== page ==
The narrative about Poland is too often limited in scope to the same few big cities – Warsaw, Krakow, Gdansk or Wroclaw and the Borderline Project is here to change it. We’ve talked with Natalia Kuc about their idea and how they want to change the status quo.
What is the Borderline project about? Why focus on the Polish borders?
Natalia Kuc: The aim of the Borderline project was to explore Poland’s thematic center through its geographical fringes. We wanted to talk about what’s important nowadays, what are the changes and challenges that Poland and its people are facing at this increasingly turbulent time in our history. At the same time, we were painfully aware that the narrative about Poland is too often limited in scope to the same few big cities – Warsaw, Krakow, Gdansk, Wroclaw. It seems woefully inadequate, especially now, when the disconnect between urban centers and countryside – financial and ideological – seems more present than ever, as shown in the recent election results, both local and general. That’s why we sent eight teams of journalists and photographers to eight border towns to investigate eight topics. The border is always an area of tension and transition, it is often where the ends of the spectrum collide. We thought it would be interesting to talk about the most pressing problems and dreams of Polish youth on the frontier, where some issues ring more true and urgent than in the big cities.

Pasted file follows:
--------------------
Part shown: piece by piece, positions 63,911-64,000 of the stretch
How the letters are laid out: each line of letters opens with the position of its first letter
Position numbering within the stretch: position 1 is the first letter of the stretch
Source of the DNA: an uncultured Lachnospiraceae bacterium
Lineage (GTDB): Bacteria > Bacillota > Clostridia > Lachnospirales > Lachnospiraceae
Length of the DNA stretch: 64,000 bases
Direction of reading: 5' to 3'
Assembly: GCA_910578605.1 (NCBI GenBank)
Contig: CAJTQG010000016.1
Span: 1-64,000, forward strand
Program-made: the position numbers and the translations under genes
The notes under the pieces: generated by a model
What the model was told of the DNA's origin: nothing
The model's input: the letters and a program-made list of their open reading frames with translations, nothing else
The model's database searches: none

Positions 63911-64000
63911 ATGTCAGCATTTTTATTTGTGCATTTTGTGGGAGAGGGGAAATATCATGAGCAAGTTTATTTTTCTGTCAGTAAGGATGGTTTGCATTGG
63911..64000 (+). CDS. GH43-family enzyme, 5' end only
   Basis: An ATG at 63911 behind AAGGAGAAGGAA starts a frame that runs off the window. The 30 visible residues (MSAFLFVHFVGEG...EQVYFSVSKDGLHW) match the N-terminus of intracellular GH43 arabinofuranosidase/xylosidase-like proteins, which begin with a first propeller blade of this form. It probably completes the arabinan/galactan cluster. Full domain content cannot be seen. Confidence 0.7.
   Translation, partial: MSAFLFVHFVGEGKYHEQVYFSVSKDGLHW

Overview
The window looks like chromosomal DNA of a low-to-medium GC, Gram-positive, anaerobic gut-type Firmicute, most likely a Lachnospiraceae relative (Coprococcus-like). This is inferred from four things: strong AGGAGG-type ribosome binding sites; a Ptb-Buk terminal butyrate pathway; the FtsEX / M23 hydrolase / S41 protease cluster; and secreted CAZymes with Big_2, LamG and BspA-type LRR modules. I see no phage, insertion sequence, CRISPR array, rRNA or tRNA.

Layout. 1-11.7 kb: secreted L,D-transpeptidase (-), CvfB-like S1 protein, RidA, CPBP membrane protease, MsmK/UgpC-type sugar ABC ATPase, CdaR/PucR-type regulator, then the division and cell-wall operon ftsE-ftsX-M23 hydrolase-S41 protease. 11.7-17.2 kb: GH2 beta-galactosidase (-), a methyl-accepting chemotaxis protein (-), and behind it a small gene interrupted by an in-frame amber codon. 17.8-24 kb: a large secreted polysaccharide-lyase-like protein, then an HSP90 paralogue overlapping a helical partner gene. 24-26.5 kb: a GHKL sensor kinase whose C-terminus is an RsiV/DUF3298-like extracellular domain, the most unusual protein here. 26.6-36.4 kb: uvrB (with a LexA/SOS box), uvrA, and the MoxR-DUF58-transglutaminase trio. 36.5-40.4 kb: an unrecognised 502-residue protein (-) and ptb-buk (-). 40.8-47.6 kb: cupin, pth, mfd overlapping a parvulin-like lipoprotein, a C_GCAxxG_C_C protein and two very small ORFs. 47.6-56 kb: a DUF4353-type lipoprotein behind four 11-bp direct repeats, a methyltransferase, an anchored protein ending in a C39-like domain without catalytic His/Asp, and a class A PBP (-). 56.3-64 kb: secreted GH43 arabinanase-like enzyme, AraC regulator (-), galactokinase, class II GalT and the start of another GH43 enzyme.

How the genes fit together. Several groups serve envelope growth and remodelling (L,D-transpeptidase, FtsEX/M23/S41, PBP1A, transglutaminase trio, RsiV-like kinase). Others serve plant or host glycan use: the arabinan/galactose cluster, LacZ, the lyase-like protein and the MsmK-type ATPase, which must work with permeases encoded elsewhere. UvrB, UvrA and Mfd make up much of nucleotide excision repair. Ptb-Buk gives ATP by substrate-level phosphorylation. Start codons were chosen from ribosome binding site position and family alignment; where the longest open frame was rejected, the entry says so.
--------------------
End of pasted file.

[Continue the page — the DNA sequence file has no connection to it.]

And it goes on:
Why did you feel that there was a need for an independent voice in the discussion about Poland?